·           Michaela McGuire, Last Bets (Melbourne University Publishing)

·           Belinda Neil, Under Siege (Harlequin MIRA – Harlequin)

·           Megan Norris, Love You to Death: A story of sex, betrayal and murder gone wrong (The Five Mile Press)

·           Eileen Ormsby, Silk Road (Pan Macmillan Australia) Debut

·           Caroline Overington, Last Woman Hanged (HarperCollins Australia)

·           Virginia Peters, Have You Seen Simone? The story of an unsolved murder (Nero)

·           Sue Turnbull, The TV Crime Drama (University of Edinburgh Press)

·           Emily Webb, Murder in Suburbia: Disturbing stories from Australia’s dark heart (The Five Mile Press)

·           Robyn Windshuttle, Dancing with a Cocaine Cowboy (Allen & Unwin) Debut

·           Julie Szego, The Tainted Trial of Farah Jama (Wild Dingo Press) Debut

09/05/2015 - 3:10pm

The first episode Series 3 of Miss Fisher's Murder Mysteries screened on ABC1 on 8 May. The series is based on the novels by founding Sisters in Crime member, Kerry Greenwood, and has a huge following amongst Sisters in Crime members. 

The even better news is that a film is in the offing.

Here is an edited report from News Limited on 6 May 2015:

GLAMOROUS lady detective Miss Fisher is embarking on her most exciting adventure yet: a feature film adaptation shot in England and set in a variety of exotic locations around the world.

The makers of Miss Fisher’s Murder Mysteries report strong interest in the screenplay and are scouring the globe for an internationally recognised star to join the cast.

Head writer Deb Cox says a feature will finally give their larger than life character — played by Essie Davis — the big canvas she deserves, describing the tone as: “The same kind of tongue-in-cheek adventures on the big screen that Indiana Jones has managed for the last three decades.”

“There will be a UK shoot and an exotic location shoot and Phyrne will fly her light plane all the way, breaking aviatrix records of the day! Essie is currently based in the UK so that also works well for her,” Cox said.


Season opener ... Mighty Merve MacKenzie (Grant Piro) and Miss Fisher (Essie Davis).

http://tcog.news.com.au/track/component/article/entertainment/television/miss-fishers-murder-mysteries-to-be-a-movie-filmed-in-the-uk/story-fni0cc2a-1227336789720?t_product=HeraldSun&t_template=s3/chronicle-component/relatedstories/templates/indexThe hit show returns this week for a third season. With an average audience of 1.5 million viewers, sales to 120 territories around the world and a growing fanbase thanks to Netflix in the US, Miss Fisher’s Murder Mysteries has a level of brand recognition few other Aussie series can boast.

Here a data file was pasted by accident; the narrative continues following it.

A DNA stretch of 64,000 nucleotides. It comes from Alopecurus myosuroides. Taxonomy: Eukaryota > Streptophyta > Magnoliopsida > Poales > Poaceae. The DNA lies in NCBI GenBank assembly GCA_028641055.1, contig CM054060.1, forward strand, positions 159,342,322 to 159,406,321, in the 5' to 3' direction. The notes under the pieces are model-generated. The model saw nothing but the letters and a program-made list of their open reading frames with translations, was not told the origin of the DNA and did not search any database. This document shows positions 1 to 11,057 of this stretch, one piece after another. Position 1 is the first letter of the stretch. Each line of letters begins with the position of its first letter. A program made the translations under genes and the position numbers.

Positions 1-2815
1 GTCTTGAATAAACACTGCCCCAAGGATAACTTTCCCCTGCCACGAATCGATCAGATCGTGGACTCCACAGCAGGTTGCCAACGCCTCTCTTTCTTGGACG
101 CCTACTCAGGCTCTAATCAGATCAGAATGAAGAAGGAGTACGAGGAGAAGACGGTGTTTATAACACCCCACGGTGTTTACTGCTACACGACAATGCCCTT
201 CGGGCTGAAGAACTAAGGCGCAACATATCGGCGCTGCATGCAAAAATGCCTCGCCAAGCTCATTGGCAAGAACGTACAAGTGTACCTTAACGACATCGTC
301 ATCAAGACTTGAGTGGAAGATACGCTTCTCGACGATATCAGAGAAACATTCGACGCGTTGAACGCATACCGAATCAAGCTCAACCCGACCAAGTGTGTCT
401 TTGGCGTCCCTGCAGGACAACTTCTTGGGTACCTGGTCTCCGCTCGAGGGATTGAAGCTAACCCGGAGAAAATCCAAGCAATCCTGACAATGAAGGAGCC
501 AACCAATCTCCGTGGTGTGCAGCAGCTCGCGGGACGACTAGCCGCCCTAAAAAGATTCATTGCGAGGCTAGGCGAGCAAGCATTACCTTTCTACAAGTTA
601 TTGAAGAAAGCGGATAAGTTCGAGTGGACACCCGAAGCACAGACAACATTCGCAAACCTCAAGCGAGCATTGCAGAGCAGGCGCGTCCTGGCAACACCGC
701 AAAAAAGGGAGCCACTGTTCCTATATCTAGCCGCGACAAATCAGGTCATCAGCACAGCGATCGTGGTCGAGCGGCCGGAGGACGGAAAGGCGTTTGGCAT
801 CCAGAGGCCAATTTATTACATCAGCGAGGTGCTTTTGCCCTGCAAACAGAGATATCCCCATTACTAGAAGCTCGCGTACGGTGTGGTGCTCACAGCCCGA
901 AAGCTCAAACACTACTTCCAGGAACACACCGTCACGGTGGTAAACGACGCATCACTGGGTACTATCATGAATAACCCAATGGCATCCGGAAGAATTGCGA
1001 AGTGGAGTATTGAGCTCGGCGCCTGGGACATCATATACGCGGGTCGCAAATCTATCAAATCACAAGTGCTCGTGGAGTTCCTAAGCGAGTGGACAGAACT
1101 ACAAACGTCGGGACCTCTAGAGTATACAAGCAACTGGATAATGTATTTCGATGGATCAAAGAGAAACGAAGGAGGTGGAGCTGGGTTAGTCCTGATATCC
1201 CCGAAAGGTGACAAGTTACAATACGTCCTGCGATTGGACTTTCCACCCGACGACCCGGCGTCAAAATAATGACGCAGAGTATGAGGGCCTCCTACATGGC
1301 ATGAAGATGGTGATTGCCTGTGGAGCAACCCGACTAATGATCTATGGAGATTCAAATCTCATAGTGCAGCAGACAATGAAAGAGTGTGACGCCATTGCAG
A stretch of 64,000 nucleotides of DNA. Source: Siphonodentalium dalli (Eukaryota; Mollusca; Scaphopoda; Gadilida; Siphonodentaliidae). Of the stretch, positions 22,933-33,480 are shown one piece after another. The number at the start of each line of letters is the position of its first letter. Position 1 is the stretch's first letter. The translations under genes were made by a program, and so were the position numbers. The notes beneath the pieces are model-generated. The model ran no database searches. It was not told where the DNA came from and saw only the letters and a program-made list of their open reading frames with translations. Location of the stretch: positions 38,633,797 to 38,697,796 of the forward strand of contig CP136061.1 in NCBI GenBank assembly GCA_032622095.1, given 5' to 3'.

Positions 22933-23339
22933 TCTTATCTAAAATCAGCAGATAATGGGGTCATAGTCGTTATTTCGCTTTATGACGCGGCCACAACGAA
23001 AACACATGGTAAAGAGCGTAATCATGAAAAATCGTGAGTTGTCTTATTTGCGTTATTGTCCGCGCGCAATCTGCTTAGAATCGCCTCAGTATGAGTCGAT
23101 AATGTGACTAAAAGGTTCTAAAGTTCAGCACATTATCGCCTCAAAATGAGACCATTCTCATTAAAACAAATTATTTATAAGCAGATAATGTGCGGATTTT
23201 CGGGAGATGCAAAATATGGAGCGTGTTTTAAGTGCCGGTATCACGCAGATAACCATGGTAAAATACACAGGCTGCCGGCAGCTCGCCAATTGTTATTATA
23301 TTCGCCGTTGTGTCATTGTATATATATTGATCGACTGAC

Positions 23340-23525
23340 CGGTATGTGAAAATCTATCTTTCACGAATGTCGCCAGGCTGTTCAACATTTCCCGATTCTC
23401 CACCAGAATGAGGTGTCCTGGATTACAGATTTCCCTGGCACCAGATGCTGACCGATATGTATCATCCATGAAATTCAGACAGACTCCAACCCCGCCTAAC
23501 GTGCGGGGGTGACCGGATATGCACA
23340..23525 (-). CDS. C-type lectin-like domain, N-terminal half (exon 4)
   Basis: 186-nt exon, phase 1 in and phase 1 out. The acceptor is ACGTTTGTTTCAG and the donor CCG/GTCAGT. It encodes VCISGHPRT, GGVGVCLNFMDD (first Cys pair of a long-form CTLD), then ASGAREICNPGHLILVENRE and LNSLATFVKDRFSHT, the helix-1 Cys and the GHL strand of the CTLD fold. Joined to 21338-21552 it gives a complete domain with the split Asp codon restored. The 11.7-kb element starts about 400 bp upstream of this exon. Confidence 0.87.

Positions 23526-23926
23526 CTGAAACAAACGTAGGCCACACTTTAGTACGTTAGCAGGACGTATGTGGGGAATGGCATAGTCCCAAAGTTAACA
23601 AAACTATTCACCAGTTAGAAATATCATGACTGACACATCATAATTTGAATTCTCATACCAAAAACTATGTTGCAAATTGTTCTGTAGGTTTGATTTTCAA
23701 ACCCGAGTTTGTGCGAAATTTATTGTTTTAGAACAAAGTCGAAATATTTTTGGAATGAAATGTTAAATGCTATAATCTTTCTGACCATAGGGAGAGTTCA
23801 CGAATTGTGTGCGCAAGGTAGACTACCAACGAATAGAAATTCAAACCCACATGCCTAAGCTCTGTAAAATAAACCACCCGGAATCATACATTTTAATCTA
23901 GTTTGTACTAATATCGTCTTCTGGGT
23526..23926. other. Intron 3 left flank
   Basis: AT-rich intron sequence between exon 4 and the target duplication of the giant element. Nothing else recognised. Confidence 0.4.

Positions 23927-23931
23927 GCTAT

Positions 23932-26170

Every Cloud Productions has already turned down an offer from an LA producer to develop a US version of the series because the makers want to maintain the quality of the local one, but Cox says they’re “very interested in the potential for that” in the future.

“It could work beautifully in 1920s New York or Los Angeles,” she says.

Based in the UK ... Hobart-born Essie Davis stars as Phryne Fisher in Miss Fisher's Murder Mysteries.

Star Essie Davis also has a growing international profile, thanks in part to her role in The Babadook — a low budget Australian psychological horror film that drew rave reviews overseas.

On set at Ripponlea Estate in Melbourne during filming of season three, Davis acts coy when asked about the feature film plans.

“That’s top secret information,” smiles the actress, her signature black bob in stark contrast to today’s brilliant white tennis outfit. But she reels off her wish list for the film.

“There’s all sorts of amazing things you could do. There’s got to be horses, there’s got to be rickshaw chases, lots of building climbing, rooftop running, things like that!”

The 45-year-old says her favourite parts of the show are the action sequences, which last season saw her scale Parliament House and this season has Davis performing underwater escape tricks and racing motorcycles while being filmed by drone helicopters.

But she explains they often have to curtail action sequences as they “take quite a bit of time” — a luxury they can’t always afford as each episode is shot in just eight days.

“I’m always pushing for more action, but you know there’s all kinds of risks they don’t want me to take and there’s budget issues,” she says.